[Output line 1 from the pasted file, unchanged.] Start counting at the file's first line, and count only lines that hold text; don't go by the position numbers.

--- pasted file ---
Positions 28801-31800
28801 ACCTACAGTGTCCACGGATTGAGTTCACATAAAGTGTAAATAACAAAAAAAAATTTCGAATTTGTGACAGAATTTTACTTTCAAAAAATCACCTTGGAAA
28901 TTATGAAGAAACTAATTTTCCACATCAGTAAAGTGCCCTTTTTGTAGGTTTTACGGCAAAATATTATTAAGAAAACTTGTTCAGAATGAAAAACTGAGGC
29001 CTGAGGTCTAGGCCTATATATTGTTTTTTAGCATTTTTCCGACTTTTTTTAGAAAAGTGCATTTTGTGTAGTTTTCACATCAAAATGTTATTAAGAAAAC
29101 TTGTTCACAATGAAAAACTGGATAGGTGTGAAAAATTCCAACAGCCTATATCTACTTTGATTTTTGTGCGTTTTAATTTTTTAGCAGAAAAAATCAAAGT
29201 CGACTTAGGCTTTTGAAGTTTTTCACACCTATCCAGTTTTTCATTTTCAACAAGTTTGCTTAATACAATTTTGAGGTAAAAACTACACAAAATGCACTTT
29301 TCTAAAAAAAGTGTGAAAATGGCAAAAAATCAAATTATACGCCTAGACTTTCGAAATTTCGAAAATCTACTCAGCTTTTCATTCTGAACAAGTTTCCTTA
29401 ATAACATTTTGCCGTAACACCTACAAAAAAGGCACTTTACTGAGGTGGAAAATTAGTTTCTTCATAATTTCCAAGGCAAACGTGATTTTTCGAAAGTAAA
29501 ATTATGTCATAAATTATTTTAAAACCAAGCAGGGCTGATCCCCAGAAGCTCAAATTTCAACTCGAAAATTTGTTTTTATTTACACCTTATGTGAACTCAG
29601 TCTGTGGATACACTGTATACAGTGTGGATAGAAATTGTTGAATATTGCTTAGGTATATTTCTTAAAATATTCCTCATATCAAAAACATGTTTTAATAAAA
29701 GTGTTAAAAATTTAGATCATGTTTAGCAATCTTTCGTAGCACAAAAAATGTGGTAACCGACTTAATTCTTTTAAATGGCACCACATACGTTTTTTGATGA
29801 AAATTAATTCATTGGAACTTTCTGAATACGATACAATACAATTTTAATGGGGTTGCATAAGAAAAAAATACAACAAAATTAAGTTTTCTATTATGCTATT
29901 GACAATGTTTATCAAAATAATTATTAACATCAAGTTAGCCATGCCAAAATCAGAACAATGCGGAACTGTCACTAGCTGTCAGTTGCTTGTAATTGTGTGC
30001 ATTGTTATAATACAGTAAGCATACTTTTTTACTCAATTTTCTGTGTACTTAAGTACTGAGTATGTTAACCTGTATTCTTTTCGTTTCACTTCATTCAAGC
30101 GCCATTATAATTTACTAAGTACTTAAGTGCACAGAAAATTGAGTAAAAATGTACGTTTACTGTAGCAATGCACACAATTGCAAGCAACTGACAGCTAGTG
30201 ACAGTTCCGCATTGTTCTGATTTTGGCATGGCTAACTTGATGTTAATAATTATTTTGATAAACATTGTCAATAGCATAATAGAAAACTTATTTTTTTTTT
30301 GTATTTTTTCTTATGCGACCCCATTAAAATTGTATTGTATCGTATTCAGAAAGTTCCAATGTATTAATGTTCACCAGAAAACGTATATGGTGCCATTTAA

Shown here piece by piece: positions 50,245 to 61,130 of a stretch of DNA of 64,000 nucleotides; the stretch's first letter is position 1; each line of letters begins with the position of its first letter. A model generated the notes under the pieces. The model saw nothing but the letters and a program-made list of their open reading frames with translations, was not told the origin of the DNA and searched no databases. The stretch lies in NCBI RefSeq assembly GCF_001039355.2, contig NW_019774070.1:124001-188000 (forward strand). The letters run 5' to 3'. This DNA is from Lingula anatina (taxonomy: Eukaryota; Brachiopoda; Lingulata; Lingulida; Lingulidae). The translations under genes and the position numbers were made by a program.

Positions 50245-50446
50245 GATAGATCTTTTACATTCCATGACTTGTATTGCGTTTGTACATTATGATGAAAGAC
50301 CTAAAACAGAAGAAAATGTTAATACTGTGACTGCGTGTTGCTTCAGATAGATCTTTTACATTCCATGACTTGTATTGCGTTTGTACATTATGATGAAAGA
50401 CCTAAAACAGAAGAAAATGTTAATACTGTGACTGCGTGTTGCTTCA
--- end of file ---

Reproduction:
Positions 28801-31800